The longer you wait to start back up on a project you’ve left unfinished, the more daunting it becomes.  So it had gone for this little space of mine, for nearly five months.  But I have excuses, please sir!  I was planning a wedding, getting married(!), going on a honeymoon, and starting a new degree at a new school all within that time period.  Whew!  While it actually would have been a great time to blog – I did write a lot, in my journal almost every night leading up to the wedding – I had neither the time nor the focus to post what I was cooking and eating this summer.  In this case it was a lot of scrambled eggs, tuna melts, CSA veggies, and spaghetti.  Easy, thoughtless stuff so I could focus on far weightier things like first dance songs (“Harvest Moon” by Neil Young), menu-planning, and writing my vows.

Here I am though, hooray.  I am married to my soulmate.  I feel more whole, stronger, ready for life to continue, not that it stopped, but it was consumed there for a while.

I’ve been reading blogs a plenty, new finds and old favorites, and being inspired, pushed and tugged by them back into my own.  My fellow classmates also inspire and uplift me.  They’re smart, creative, and as nutrition and food-obsessed as I am.  I’m at Mount Mary College studying to become a Registered Dietitian. I love to say that, and so far, I love the program.  More on that in the future.

For now I’ll post some photos of things I captured this summer with the intention of posting them here.  And perhaps later this week, I’ll share the soup I made today.  🙂  Cheers!

ImageTuna Salad with greens from our front porch garden

ImageOne of the best meals of our honeymoon: Manhattan Fish Platter from Zingerman’s in Ann Arbor, MI

ImageCSA Tomatoes, about to be slow-roasted

ImageSummer, preserved in the taste of a just-picked tomato


And since it’s been so long since I’ve shared anything on here at all, the poem I wrote for my husband on our wedding day:

Wedding Season

Whatever souls are made of – his and mine are the same.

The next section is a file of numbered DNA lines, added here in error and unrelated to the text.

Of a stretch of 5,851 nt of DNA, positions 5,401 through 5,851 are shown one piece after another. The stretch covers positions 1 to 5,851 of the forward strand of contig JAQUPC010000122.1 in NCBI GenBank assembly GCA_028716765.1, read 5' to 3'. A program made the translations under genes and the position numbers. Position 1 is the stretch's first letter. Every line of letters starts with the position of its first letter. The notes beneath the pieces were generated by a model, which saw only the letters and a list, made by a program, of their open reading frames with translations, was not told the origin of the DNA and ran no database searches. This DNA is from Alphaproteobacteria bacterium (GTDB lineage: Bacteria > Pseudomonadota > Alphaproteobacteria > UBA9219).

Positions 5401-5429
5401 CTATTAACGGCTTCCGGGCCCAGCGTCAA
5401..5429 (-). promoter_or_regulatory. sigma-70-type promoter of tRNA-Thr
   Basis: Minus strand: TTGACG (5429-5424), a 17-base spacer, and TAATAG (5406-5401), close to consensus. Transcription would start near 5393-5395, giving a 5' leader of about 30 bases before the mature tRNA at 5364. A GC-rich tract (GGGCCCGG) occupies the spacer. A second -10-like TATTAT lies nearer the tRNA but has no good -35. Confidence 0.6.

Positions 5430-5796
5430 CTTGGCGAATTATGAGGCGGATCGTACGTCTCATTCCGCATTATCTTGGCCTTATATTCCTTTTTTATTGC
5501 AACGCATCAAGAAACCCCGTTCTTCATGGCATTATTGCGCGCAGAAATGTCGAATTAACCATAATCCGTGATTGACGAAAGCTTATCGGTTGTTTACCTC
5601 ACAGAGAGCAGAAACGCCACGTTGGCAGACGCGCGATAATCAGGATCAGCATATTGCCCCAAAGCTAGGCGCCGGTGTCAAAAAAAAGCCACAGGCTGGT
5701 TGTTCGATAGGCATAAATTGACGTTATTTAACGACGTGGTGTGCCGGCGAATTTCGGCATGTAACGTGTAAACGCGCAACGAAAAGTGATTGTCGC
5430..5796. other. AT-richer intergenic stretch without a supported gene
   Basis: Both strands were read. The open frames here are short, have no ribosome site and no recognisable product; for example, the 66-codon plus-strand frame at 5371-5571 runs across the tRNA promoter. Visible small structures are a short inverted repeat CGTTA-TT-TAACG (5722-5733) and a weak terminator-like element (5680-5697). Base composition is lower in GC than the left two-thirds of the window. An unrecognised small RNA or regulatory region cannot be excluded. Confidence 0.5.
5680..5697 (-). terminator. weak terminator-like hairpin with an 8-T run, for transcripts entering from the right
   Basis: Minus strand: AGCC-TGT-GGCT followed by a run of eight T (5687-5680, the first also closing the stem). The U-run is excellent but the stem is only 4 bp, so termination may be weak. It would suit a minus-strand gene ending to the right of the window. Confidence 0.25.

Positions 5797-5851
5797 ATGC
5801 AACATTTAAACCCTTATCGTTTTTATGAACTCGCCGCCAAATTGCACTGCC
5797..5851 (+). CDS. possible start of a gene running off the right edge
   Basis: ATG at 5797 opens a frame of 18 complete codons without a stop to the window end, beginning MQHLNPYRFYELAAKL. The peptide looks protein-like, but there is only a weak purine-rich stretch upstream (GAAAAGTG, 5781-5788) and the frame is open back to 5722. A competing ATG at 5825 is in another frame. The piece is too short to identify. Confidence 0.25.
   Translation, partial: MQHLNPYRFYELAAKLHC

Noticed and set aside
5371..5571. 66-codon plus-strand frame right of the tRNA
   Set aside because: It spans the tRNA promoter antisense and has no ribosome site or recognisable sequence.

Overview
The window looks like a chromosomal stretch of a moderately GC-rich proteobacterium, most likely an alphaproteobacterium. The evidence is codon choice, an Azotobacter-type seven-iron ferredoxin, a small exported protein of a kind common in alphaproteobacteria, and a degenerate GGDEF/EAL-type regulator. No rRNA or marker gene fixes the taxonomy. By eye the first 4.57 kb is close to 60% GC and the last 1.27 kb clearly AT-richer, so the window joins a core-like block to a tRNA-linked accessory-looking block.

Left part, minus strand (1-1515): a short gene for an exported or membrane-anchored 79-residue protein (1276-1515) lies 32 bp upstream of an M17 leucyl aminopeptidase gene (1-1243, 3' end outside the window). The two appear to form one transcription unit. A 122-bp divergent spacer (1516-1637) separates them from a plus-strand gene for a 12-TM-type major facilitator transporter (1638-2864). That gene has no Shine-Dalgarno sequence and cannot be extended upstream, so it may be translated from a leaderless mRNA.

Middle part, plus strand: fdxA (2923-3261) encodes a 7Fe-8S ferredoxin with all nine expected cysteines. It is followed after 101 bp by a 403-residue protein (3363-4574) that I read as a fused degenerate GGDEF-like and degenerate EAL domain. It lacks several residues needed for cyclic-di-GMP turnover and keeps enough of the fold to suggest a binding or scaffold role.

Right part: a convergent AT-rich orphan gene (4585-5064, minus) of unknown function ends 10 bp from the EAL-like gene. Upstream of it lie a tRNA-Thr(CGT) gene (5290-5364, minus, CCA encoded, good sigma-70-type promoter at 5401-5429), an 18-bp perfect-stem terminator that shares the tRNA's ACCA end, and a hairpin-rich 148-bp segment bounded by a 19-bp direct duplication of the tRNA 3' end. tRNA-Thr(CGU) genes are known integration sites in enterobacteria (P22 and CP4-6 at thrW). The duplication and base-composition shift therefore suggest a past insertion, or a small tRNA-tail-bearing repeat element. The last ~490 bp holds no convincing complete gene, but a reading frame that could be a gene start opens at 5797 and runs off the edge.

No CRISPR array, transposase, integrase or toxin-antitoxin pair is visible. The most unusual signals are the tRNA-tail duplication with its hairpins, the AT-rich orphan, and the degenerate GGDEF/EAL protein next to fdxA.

– Emily Bronte

Beneath the blue

I see: graceful fleets

of possibilities

& memories

migrating towards and away.

this is where we stand:

steeped in love

& floating in bathwater air,

wading through summer’s

density – living thick and biding

our blessed time.

To flourish: exist in abundance

Measuring out days

in watering cans full &

weeks in boxes

of heirloom tomatoes,

Japanese eggplant,

& rainbow chard,

months passing as quickly

as moon phases –

so let’s take a stroll, interlace

your basil scented fingers with mine

and when we kiss,

we’ll feel our creamy avocado souls


strawberry jam forever

Oh sweet sweetness.

I have just arrived home from an excursion, an adventure, an undertaking in jam making.  I’m a bath-robed loveseat potato, hunkering down to write after having a long shower and a much needed Lakefront Summer Weiss.  I want to get this out before I forget all the wonderful things that happened today.

So… Brandon and I decided it would be cool to give out jars of homemade jam as favors to our wedding guests this summer.  My ever-optimistic mom was all on board, so she contacted her friend, jam-making maven and saint of strawberries, Sherry.  Truth be told this project would have never arose from the “cute idea” ether if it weren’t for this lady.

Let me tell you about Sherry.  Before today I’d never met her.  We had merely exchanged a few emails, through my mom, concerning quantity/brands of pectin – but I had insta-good vibes from the smiley-faced sunshine that accompanied her e-signature.

And now I know it, I am blessed to know Sherry.  She not only put this whole jammy affair together, from the picking of the fruit to the canning of the jam, but also opened her home to us, patiently taught us all the steps of the process, prepared us a comforting lunch, and gave me a beautiful apron she sewed herself(!).  I am overwhelmed by her kindness, and both her and my mom’s ardent determination in getting this thing done.